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3 Things You Should Do Right Now to Get Your Yard Ready for Spring

Prepare Your Lawn for Spring

As spring fast approaches, many homeowners at BeechTree are getting their lawns and backyards ready to grow and flourish in the months ahead.

If you’ve got the space for the lawn you’ve always wanted but aren’t quite sure how to prepare it after a long winter, these three tips provide a great starting point.

Clear Off Any Debris

Dead leaves, acorns, pine cones, branches and other such debris that’s fallen on the yard can hinder the growth of your lawn in the spring months.

Walk around your home and see which areas need some attention. Then, grab a rake and clean up what you can. You’ll be ensuring that your grass is ready to get the necessary sunlight and oxygen as spring rolls around, and you’ll be helping prevent the annoying “snow mold” that many unkempt lawns get.

Fertilize and Add Lime if Necessary

You don’t have to wait until spring to give your lawn a boost of the nutrients it needs to grow. Fertilizing now is a great way to break your yard’s grass out of the winter season and prepare it for a great year ahead.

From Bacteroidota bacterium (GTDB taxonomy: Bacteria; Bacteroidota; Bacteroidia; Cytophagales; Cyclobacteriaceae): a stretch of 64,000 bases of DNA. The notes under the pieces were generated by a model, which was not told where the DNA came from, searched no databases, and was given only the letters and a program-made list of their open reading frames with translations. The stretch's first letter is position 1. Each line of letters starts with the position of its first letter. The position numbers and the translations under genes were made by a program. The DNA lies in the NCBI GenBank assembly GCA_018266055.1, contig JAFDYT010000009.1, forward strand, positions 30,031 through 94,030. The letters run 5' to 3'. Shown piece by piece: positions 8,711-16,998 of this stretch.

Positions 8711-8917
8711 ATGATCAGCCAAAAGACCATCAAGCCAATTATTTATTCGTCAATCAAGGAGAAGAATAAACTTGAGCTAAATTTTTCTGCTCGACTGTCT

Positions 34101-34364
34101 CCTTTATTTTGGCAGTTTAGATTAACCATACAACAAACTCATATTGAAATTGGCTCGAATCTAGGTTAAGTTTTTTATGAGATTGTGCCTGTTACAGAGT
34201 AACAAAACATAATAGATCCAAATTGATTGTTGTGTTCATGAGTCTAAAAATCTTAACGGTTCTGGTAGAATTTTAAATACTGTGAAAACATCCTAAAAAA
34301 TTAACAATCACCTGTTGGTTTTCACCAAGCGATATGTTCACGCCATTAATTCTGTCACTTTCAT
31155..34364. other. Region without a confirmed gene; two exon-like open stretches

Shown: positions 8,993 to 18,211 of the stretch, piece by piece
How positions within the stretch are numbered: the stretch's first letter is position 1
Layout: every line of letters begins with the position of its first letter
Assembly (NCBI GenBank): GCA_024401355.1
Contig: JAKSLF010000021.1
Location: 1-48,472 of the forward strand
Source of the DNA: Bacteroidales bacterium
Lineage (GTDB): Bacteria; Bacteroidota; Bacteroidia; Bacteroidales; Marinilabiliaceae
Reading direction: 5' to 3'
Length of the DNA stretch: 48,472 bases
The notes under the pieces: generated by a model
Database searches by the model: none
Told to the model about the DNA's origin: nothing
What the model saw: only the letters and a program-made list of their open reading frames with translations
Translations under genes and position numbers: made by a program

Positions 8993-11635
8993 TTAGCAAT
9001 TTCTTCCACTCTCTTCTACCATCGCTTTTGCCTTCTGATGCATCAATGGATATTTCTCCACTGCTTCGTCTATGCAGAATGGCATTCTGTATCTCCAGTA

What kind of fertilizer you’ll want to use will mostly depend on the type of grass and soil in your yard. And if you really want to the next level, consider testing your soil to determine if it’s a good idea to add lime to reduce its acidity.

Spread Seeds and Treat for Weeds

Although fall is actually the best time to apply seeds, you may need to work to fill in your lawn now.

Spread seeds in generous quantities across any bare spots of your lawn and apply a quick-release nitrogen fertilizer that will promote growth in the coming weeks.

This is also a good time to pull weeds and pretreat your lawn to prevent an overgrowth of crabgrass and other annoying weeds. Just remember, if you needed to spread seeds, you’ll likely have to wait until the new grass begins to germinate before you can effectively target weeds with any pretreatment.

If you want even more tips for how to better prepare your lawn for spring, check out this easy-to-follow guide from The Spruce.